House passes pipeline bill amid partisan debate, veto threat 

Source: Hannah Northey, E&E reporter • Posted: Thursday, January 22, 2015

The House yesterday approved a controversial bill to fast-track federal approval of natural gas pipelines despite sharp Democratic opposition and a veto threat from the White House.

The chamber voted 253-169 to approve Rep. Mike Pompeo’s (R-Kan.) “Natural Gas Pipeline Permitting Reform Act,” H.R. 161, which would give the Federal Energy Regulatory Commission a year to approve or deny a pipeline, and other agencies are given three or four months beyond that to complete their work on any additional permits, licenses or approvals that would be needed.

Although 14 Democrats voted for the bill, the vote triggered a sharp back-and-forth between Republican proponents and Democrats who said it would push dangerously short reviews of complex pipelines. Democrats also flagged a White House veto threat made yesterday, calling the House vote a waste of time. The Obama administration warned Pompeo’s bill would impose unworkable timelimes on FERC (E&ENews PM, Jan. 20).

Democrats from energy-hungry states like New Jersey and Massachusetts argued the bill would turn FERC into a “super permitting agency” forced to make decisions on complex pipelines crossing multiple states and intersecting vulnerable wildlife areas.

Rep. Niki Tsongas (D-Mass.), who offered an amendment that was ultimately blocked, warned that her state is seeing major pipeline projects that would cross sensitive areas and Pompeo’s legislation would force federal decisions on such projects. Tsongas’ amendment would have exempted pipelines crossing federal, state or local land designated for conservation or recreation.

Rep. Frank Pallone (D-N.J.), ranking member on the Energy and Commerce Committee, said it’s frightening that Congress wants to “short-circuit” the process by which FERC reviews proposed pipelines in light of explosions and leaks — including one that occurred in his district.

“It’s not that [proposed pipelines] are in areas where there are no people, like in the case of my state of New Jersey,” he said, adding that the legislation would ultimately waive critical federal environmental regulations. Pallone went on to argue that FERC approves more than 90 percent of proposed pipelines within a year and that pipeline developers in the past have said the agency’s process is working.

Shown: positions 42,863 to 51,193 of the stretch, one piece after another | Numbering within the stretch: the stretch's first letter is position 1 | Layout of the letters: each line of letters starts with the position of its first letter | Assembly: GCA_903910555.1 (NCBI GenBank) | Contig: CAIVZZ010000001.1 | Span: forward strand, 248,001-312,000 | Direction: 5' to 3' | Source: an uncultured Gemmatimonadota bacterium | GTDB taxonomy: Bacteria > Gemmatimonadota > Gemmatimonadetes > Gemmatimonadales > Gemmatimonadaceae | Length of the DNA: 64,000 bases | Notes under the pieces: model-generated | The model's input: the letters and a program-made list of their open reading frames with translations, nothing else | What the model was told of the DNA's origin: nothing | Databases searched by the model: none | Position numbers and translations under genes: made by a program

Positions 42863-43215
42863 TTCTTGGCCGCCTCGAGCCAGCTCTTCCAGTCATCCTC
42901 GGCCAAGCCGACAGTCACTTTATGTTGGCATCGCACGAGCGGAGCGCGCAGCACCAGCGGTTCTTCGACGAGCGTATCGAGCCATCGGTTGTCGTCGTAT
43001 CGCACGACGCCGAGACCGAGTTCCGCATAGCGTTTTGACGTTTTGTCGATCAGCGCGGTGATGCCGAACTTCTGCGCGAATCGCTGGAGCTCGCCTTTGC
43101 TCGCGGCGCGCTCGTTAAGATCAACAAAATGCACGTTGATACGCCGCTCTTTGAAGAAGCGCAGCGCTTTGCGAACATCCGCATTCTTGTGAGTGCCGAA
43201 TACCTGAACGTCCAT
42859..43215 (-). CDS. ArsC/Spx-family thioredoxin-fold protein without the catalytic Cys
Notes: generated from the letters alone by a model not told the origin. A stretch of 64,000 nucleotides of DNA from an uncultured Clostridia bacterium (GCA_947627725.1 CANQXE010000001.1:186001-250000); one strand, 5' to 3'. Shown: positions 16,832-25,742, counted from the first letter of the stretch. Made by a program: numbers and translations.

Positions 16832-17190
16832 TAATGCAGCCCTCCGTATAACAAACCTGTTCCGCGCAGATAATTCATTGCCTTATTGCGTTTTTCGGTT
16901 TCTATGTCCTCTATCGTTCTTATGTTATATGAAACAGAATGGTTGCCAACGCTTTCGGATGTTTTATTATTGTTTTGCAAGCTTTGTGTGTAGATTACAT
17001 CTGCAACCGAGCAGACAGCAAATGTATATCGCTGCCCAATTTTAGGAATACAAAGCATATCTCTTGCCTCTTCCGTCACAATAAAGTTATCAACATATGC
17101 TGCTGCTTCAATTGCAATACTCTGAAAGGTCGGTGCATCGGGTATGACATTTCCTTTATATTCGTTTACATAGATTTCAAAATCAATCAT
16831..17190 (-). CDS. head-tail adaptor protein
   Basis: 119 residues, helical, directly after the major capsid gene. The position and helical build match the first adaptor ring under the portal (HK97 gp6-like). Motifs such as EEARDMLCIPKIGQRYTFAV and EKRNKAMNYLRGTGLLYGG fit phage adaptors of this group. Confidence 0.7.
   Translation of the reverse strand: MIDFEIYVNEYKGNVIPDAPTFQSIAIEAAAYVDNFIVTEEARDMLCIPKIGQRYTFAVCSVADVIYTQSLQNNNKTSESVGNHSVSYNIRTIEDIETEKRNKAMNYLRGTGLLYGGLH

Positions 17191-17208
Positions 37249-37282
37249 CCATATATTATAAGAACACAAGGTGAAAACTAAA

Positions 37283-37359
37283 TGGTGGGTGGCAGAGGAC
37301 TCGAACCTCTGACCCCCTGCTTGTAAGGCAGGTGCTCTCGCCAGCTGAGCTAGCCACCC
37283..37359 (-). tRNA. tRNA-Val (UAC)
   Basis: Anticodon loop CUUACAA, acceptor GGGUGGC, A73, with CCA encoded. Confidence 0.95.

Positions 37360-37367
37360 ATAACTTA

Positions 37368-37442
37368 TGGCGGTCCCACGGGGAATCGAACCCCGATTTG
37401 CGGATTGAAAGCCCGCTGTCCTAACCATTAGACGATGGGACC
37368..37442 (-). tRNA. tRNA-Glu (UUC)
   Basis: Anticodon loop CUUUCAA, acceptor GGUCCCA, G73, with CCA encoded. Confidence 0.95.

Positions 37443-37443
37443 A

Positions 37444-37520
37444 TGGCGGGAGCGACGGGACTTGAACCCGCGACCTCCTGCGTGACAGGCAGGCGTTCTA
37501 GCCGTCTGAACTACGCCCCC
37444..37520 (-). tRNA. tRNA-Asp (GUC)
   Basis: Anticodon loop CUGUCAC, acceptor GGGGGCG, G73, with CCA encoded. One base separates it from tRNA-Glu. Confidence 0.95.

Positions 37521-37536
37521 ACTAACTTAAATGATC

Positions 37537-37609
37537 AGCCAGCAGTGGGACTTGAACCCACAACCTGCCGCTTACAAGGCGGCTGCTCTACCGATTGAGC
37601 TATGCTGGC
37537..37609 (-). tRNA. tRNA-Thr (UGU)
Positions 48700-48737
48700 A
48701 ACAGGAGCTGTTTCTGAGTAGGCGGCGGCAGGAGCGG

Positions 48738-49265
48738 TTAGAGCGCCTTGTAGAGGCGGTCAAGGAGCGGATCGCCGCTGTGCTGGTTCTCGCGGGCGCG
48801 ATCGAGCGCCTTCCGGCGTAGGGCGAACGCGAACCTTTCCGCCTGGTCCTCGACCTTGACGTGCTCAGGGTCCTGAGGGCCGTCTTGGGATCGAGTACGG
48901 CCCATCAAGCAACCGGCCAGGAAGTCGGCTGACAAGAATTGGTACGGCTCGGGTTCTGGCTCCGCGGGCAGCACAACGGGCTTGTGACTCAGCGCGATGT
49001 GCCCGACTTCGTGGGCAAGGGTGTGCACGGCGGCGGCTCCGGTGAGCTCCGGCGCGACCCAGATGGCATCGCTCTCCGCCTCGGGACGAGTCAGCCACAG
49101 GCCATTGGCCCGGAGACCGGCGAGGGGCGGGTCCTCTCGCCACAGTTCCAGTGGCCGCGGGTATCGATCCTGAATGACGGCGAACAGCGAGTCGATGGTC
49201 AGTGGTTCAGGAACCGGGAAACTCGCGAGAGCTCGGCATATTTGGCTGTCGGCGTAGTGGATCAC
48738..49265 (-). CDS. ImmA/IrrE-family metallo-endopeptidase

“If this process is fine, why are we now trying to move ahead and endanger safety by imposing limitations on the process that’s very good?” Pallone said. “If FERC decides it doesn’t have enough time, they may deny it.”

But Republicans argued the bill would not affect environmental regulations or force FERC’s hand but simply bolster gas infrastructure that’s failing to keep pace with demand.

House Energy and Commerce Chairman Fred Upton (R-Mich.) and Energy and Power Subcommittee Chairman Ed Whitfield (R-Ky.) argued the legislation is critical to cutting through bureaucratic red tape and giving FERC authority to herd agencies that must weigh in.

“It’s about giving FERC some real authority … that these agencies must act within a certain amount of time,” Whitfield said, adding that gas is critical in the Northeast, where coal and nuclear plants are closing prematurely. “We know from hearings on this that the northeastern United States are really vulnerable to not having sufficient gas.”

Pompeo defended the bill, saying the measure would ensure pipelines are built to prevent shortages and outages. “I’m happy to give them 13 [months], we’ll change the legislation,” he said.

But Pallone said the problem is not lengthy pipeline approval timelines — at least in the Northeast — but that pipeline companies haven’t been satisfied that year-round demand exists. FERC, he added, is looking into that market issue that Pompeo’s measure would not address.

Pallone said he was open to considering the bill under regular order with the consideration of amendments but opposed a quick vote.

“I don’t think we should be blaming the government for every problem,” he said. “It’s a problem with the economics. Let’s not act as if FERC’s inability to act is the problem here, that’s not the case.”